The double bass has a phenomenal range due to the length of its strings, but there are some limitations. The strongest register, of course, is the first octave and a 5th – the instrument was essentially built specifically to access those notes.
The next octave is not so strong – the effort involved in playing higher notes in tune, plus the obvious superiority of cellos and violas, makes that register a rare one for basses, though not unheard-of. However, it’s actually a quite effective, ethereal range for a soloist. Here we get into the subject of yesterday’s tip – the notes from written middle C and up reveal the character of the double bass very strongly as a member of the viol family. Therefore, any notes played by a soloist must be very carefully accompanied, especially by the violas, whose tone will easily swallow the bass’s whether they’re playing solo or as a section.
As a section, the basses can range up to G above written middle C safely, if the rest of the strings are absent or are in a higher register – but use caution, and ensure that this makes sense timbrally. Also, approach this register by step rather than leap for the best results.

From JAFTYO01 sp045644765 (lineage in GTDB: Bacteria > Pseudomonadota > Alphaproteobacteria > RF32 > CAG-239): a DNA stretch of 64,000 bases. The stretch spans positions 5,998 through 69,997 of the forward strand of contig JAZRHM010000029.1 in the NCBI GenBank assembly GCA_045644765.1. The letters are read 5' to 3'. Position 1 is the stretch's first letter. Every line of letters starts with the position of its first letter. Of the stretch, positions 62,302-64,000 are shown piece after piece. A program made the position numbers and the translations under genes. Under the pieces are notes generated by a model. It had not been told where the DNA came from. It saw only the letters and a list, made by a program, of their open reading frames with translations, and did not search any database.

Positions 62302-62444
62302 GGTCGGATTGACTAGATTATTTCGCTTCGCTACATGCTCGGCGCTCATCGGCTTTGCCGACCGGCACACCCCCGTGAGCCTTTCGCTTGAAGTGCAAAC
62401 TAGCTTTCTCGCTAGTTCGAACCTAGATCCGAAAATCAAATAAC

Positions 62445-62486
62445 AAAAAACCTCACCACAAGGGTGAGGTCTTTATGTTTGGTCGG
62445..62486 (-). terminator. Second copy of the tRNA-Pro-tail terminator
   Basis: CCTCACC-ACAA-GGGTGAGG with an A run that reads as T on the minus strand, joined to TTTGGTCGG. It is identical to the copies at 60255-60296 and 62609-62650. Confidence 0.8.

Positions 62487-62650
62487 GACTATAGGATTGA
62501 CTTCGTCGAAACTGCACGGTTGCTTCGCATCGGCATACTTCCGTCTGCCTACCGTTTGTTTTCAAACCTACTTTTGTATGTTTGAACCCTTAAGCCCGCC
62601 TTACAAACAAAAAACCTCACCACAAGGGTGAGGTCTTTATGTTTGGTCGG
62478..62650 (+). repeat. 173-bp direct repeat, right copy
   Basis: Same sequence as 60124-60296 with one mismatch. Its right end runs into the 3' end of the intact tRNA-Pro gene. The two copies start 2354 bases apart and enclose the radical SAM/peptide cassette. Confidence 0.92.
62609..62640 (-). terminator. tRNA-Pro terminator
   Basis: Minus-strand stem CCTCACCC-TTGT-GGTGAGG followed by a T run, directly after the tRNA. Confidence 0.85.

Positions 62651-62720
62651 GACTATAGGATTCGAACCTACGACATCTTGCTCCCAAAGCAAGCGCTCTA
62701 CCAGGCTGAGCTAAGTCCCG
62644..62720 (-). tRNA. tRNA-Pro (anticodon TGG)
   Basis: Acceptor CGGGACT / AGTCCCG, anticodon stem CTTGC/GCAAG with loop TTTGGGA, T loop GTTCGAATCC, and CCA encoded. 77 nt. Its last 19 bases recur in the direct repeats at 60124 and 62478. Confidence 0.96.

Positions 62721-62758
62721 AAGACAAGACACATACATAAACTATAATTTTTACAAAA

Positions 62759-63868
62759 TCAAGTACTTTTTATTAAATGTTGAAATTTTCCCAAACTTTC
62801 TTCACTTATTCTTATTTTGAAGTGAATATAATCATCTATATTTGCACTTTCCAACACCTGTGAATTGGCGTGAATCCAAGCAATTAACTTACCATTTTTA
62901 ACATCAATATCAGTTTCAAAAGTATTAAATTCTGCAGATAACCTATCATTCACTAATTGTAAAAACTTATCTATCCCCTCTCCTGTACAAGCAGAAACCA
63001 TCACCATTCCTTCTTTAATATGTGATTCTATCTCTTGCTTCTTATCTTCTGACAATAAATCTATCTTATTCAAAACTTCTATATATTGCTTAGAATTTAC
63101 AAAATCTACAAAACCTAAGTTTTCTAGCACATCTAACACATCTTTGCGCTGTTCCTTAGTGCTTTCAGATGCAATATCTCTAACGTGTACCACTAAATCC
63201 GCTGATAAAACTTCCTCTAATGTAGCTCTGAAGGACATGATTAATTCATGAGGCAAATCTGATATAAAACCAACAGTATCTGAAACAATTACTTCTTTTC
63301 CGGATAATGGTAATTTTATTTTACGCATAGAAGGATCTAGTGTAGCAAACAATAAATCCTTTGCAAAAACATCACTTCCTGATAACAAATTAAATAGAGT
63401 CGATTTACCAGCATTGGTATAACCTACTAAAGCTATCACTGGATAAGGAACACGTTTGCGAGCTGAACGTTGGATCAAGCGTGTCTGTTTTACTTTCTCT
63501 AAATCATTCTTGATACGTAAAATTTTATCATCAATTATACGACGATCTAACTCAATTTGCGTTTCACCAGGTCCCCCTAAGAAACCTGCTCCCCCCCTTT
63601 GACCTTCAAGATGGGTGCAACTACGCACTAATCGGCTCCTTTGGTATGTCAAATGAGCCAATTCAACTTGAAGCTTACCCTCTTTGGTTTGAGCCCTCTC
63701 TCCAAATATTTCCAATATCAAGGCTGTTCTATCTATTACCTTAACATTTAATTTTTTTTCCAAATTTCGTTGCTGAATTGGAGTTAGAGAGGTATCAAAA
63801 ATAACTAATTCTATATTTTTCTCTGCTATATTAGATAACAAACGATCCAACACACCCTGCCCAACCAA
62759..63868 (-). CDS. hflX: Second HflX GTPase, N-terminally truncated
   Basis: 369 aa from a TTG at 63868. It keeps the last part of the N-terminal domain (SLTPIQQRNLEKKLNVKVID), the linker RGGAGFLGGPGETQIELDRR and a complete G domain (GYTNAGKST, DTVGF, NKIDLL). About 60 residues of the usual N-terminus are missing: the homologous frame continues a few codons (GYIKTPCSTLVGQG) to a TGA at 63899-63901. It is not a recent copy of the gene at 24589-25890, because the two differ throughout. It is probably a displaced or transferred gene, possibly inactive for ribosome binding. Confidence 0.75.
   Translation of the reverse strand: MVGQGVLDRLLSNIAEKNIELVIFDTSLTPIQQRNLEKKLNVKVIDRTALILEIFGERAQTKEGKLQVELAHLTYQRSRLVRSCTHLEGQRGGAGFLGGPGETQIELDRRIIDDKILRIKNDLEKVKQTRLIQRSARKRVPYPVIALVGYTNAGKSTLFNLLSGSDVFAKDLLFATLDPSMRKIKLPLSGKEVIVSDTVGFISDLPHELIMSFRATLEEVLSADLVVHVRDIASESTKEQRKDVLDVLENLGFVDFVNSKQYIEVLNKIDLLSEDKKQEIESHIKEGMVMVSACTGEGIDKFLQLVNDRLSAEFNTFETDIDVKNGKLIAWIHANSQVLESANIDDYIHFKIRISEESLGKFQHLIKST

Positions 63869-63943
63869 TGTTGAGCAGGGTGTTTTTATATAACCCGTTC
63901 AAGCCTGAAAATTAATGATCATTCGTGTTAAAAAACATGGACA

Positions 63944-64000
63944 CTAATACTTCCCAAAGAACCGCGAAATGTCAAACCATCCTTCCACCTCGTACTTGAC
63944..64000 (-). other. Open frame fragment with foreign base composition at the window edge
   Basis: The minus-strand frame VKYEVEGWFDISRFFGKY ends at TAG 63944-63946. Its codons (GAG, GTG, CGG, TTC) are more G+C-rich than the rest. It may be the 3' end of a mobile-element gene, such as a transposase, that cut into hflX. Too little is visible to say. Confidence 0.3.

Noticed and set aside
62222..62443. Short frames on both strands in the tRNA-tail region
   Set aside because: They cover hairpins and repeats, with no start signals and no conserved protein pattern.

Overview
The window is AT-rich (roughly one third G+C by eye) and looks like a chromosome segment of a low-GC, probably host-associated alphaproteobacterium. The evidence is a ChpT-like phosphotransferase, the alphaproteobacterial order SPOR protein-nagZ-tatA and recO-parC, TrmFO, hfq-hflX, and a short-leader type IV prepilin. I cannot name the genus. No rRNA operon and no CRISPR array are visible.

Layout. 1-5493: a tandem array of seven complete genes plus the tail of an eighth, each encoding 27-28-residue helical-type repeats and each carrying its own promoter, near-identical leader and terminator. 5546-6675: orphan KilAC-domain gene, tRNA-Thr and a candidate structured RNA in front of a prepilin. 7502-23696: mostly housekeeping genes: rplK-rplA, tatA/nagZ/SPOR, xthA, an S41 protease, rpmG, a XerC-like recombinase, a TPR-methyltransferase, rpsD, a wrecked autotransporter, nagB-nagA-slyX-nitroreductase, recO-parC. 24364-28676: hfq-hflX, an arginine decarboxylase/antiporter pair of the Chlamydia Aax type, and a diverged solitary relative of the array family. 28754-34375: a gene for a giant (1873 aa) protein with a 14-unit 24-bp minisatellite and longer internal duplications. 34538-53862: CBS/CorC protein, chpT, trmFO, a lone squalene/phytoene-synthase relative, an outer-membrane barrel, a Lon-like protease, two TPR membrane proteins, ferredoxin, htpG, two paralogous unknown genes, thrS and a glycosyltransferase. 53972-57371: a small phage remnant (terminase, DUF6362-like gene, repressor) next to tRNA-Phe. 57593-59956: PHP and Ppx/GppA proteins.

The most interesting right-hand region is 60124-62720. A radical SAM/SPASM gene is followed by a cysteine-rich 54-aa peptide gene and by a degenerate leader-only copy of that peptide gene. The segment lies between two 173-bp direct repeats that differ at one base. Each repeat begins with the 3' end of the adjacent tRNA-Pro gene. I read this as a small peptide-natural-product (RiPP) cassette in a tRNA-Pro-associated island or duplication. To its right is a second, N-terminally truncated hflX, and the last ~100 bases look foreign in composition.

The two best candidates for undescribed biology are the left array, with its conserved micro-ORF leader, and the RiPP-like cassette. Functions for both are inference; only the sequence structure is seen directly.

The double bass’s range can be pushed even higher by harmonics – not false harmonics, which the string length makes mostly impracticable – but by natural harmonics, very abundant and easy to access.
Now, even though these higher registers are admittedly weak by comparison to the other, more forceful members of the string section, there’s no doubting that the resonant cavity of the bass’s body lends a certain unique projection and presence to such tones. The bass can be very effective as a solo instrument, and more concertos should be written for it. As for bass solo or basses soli within a general orchestral piece, sparingly is the key to enchantment, rather than aggravation for the listener.
In the following excerpt from the solo part of my double bass concerto (ha! NOT the harp concerto this time!), I cover the full possible range of the bass, ascending from bottom open E all the way up to B above the treble staff. Note how the approach maximizes the lyrical potential of each register: widely-spaced intervals in the bass staff; more circular lyricism in tenor clef; and slow, deliberately placed harmonics at the top. It’s an approach that allows for a very dramatic arc, one that can be developed and magnified.